In 2019, global indications are that fresh produce is at the top of every trend list. Healthy, nutritious food, prepared with love is the key to happiness in homes across the nation, but the days of meat and two vege gracing our plates every night may be a distant memory. So what exactly will our kitchens be producing this year? What will our grocery lists look like? And what on earth is a Jafflechute? United Fresh, New Zealand’s only pan-produce industry organisation, has broken down the top fresh produce trends from around the world and around the country so pour yourself a guava and hemp seed smoothie and take note.

1. Flexitarian

As concern for our environment and the future of our planet increases so to do the range of solutions that individual consumers can adopt as part of their daily lives. Research from the University of Oxford ( indicates that sustaining a healthier planet will require us to not only halve the amount of food waste we create, and improve farming practices, but it will also require a shift toward more plant-based diets. With the production of beef creating nearly 100 times more emissions than that of the same amount of legumes such as beans, peas or lentils, it’s easy to see why plant-based protein is being touted as a game-changer for the environment.

A flexitarian diet simply means reducing some - but not all - of our meat consumption. Think Meatfree-Monday or making a bolognese sauce with cannellini beans instead of mince. Vegetables become the star of the evening meal rather than a bit part on the side with cauliflower replacing rice or courgettes replacing noodles topped off with a no-meat mince made from beetroot, mushrooms, tomatoes and almonds. Look for more plant-based protein to appear in your supermarket aisle and in ready-meal options as this trend becomes mainstream.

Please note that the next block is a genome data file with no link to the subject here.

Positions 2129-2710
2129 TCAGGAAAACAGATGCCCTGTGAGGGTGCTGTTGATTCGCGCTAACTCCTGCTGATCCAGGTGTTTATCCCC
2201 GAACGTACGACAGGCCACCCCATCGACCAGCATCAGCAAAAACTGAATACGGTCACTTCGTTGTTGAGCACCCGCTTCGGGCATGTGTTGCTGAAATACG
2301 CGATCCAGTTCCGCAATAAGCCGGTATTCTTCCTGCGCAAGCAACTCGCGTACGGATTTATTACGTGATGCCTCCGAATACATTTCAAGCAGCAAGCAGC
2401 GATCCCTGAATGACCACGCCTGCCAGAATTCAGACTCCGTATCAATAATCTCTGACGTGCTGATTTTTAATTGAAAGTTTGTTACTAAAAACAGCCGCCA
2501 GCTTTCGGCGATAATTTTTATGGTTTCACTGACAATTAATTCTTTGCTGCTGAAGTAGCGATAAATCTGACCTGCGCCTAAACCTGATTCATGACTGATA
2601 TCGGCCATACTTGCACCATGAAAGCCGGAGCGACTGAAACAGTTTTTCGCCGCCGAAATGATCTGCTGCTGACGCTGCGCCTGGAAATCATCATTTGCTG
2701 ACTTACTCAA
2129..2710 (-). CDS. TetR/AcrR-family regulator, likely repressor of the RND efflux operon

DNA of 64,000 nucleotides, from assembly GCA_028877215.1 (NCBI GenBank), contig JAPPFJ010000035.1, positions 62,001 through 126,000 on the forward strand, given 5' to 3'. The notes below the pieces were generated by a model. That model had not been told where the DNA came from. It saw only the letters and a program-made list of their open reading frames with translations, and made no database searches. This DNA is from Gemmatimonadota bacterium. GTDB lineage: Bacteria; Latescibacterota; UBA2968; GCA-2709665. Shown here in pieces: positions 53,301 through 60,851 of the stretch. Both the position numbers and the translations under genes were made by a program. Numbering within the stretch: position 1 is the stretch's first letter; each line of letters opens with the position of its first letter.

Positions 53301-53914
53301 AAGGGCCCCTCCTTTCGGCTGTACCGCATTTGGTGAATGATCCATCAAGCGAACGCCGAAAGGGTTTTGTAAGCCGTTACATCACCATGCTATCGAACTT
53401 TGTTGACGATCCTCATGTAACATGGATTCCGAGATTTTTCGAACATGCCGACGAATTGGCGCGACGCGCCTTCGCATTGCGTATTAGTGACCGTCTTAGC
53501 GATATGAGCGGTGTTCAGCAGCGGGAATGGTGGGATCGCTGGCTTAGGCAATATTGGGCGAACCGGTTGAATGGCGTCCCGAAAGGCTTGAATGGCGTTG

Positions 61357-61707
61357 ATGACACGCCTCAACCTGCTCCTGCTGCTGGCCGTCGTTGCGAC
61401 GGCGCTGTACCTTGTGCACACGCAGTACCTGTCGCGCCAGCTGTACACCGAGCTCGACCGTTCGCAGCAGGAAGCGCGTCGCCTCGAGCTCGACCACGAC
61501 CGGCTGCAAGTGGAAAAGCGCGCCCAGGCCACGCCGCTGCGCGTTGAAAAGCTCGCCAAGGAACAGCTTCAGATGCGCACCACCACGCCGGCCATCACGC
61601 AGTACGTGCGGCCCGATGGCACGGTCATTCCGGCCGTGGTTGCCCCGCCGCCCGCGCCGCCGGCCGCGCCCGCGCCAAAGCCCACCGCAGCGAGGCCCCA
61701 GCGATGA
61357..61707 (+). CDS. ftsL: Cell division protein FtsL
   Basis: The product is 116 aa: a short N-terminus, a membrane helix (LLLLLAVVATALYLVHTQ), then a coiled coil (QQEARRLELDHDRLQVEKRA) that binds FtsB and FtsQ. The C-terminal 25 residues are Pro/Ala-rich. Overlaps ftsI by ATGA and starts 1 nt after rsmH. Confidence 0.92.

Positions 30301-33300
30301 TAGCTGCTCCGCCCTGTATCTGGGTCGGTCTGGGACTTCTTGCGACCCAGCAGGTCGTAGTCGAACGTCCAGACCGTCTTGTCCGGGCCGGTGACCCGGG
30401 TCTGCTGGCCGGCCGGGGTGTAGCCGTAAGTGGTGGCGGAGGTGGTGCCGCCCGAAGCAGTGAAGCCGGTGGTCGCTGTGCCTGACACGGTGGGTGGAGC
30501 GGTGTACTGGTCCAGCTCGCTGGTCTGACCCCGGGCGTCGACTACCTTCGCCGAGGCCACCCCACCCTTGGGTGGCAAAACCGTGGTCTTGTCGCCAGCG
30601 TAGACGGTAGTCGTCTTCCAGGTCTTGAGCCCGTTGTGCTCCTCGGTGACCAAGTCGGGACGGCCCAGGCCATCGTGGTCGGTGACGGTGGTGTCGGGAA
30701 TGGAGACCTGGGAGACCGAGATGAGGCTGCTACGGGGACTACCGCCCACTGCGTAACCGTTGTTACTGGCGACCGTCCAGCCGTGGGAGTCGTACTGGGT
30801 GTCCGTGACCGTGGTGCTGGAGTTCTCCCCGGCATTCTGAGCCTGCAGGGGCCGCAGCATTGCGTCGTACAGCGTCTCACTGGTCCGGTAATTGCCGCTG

2. Food Delivery

Struggling to put wholesome, nutritious food on the table every night? You’re not alone. The rise of food delivery companies has been a steady one over the past few years from meal-kits on subscription to UberEats ferrying restaurant offerings straight to your front door. 2019 will see further food delivery programmes designed to make life easier for busy families. Growing demand for healthier alternatives has seen a number of new options in the market such as My Food Bag’s ‘Fresh Start’ programme featuring a range of meals founded on high quality fresh produce.

Millennial consumers are the key drivers in the delivery sector with new technology ensuring continued innovation to capture the attention of this smart, savvy but ultimately fickle market. From ordering a pizza via emoji to toasties dropped by parachute (yes, this really is a thing, happening on a street corner in Melbourne - the aim is food that’s fast, fresh and fun.